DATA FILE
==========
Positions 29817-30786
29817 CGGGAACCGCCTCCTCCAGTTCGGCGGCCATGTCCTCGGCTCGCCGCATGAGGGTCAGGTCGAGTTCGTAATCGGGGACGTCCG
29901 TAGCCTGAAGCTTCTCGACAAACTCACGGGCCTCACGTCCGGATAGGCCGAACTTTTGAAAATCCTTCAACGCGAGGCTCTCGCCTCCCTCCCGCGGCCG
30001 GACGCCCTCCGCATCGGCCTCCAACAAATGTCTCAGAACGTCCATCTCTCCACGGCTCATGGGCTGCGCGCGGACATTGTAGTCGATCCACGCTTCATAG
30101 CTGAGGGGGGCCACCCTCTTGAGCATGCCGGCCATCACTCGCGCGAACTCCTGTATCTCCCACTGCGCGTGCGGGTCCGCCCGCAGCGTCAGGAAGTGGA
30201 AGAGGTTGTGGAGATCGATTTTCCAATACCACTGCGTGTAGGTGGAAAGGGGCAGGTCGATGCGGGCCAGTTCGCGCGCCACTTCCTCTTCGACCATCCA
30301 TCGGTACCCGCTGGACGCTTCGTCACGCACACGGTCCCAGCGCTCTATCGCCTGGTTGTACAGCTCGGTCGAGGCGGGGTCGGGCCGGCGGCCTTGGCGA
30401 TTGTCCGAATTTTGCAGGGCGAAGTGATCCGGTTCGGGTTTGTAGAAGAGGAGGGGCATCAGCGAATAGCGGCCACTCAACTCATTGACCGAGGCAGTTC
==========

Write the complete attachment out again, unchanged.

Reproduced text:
Positions 29817-30786
29817 CGGGAACCGCCTCCTCCAGTTCGGCGGCCATGTCCTCGGCTCGCCGCATGAGGGTCAGGTCGAGTTCGTAATCGGGGACGTCCG
29901 TAGCCTGAAGCTTCTCGACAAACTCACGGGCCTCACGTCCGGATAGGCCGAACTTTTGAAAATCCTTCAACGCGAGGCTCTCGCCTCCCTCCCGCGGCCG
30001 GACGCCCTCCGCATCGGCCTCCAACAAATGTCTCAGAACGTCCATCTCTCCACGGCTCATGGGCTGCGCGCGGACATTGTAGTCGATCCACGCTTCATAG
30101 CTGAGGGGGGCCACCCTCTTGAGCATGCCGGCCATCACTCGCGCGAACTCCTGTATCTCCCACTGCGCGTGCGGGTCCGCCCGCAGCGTCAGGAAGTGGA
30201 AGAGGTTGTGGAGATCGATTTTCCAATACCACTGCGTGTAGGTGGAAAGGGGCAGGTCGATGCGGGCCAGTTCGCGCGCCACTTCCTCTTCGACCATCCA
30301 TCGGTACCCGCTGGACGCTTCGTCACGCACACGGTCCCAGCGCTCTATCGCCTGGTTGTACAGCTCGGTCGAGGCGGGGTCGGGCCGGCGGCCTTGGCGA
30401 TTGTCCGAATTTTGCAGGGCGAAGTGATCCGGTTCGGGTTTGTAGAAGAGGAGGGGCATCAGCGAATAGCGGCCACTCAACTCATTGACCGAGGCAGTTC